Time magazine draws attention to a new show of Iranian and Arab artists in Paris that’s been put together by a very strict curator:
Visitors to “Golden Gates” won’t find any Orientalist exotica among the installations, paintings and other pieces by 18 contemporary artists from across the Middle East and Iran. In fact, “I refuse to work with artists that deal in exoticism” is the proud boast of the show’s creator Daniela da Prato. Too often, she says, the market shapes nascent art movements to meet Western tastes (the Chinese avant-garde is a case in point). “Golden Gates,” she says, features emerging artists that have “not yet been contaminated by the art market.”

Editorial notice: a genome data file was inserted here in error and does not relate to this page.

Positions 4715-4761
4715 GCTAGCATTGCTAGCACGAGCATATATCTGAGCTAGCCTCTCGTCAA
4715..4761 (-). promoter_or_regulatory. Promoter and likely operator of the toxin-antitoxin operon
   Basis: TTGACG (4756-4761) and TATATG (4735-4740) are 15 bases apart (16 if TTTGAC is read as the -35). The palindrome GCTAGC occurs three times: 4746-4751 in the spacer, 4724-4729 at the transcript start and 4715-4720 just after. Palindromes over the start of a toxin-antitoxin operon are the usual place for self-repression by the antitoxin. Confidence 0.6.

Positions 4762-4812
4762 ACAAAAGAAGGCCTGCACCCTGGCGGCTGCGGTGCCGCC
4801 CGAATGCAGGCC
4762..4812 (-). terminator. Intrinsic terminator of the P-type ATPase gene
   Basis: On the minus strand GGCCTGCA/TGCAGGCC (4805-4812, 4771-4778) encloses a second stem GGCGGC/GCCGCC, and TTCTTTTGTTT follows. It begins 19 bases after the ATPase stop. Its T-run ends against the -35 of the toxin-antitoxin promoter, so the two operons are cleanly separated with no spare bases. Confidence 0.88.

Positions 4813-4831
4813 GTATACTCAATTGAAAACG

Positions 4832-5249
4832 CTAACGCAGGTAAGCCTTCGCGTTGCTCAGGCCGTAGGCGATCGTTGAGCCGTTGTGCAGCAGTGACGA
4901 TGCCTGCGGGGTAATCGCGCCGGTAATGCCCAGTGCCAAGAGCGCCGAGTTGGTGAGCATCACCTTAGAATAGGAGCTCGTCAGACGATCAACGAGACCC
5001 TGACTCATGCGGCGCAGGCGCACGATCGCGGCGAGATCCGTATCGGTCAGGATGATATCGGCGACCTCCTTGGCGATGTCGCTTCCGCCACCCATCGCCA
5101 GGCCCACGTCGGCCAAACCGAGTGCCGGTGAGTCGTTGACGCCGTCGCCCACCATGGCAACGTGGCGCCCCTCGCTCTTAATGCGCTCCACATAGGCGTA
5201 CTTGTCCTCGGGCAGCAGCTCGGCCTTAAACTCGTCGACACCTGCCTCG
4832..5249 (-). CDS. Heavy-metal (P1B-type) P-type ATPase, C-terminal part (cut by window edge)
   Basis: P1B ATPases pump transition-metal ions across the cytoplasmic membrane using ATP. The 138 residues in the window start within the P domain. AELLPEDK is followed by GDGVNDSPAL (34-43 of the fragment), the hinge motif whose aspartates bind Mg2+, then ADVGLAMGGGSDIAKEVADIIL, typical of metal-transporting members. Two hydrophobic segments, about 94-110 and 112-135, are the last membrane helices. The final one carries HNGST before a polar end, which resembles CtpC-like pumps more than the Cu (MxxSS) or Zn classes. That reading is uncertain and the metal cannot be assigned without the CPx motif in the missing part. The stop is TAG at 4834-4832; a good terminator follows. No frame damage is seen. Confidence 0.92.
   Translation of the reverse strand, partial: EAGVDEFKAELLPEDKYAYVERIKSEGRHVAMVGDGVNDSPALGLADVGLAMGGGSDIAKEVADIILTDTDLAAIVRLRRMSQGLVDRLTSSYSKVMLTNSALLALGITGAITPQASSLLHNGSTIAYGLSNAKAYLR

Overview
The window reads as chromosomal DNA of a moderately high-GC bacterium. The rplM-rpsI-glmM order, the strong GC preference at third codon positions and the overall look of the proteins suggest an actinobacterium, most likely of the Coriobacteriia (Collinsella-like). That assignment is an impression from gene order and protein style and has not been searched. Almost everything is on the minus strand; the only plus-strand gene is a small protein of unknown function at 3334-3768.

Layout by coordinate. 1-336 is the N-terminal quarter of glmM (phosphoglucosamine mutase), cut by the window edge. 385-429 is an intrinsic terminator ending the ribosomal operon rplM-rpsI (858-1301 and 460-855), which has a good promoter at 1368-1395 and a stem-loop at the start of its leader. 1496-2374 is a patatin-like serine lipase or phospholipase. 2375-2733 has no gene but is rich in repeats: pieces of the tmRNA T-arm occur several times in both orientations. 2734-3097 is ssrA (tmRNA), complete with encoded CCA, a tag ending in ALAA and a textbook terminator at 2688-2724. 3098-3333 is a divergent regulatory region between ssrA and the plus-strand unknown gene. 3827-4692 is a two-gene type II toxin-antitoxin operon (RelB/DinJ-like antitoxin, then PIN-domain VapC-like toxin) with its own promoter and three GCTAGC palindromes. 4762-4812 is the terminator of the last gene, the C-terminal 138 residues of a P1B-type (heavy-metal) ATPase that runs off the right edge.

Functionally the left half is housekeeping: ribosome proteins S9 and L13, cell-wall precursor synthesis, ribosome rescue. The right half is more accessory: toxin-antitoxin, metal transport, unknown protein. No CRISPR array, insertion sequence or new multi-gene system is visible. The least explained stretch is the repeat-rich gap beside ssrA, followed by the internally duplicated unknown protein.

Piquant truths about consumerism or the human condition, and inspiration drawn from ancient iconography or found objects, unite the displays. Iranian artist Nazgol Ansarinia inscribes sofreh (traditional tablecloths) with the fluctuating prices of daily foodstuffs sold by Tehran street peddlers, making a trenchant comment about Iran’s punishing inflation. Egyptian artist Huda Lutfi applies images of Egyptian pop divas to a triptych of female torsos, reminiscent of Gaultier perfume bottles, raising issues of gender politics and societal roles. “Being trapped in certain roles is a universal cultural phenomenon,” she says. But how wonderful to have it expressed in such fresh, unexpected quarters.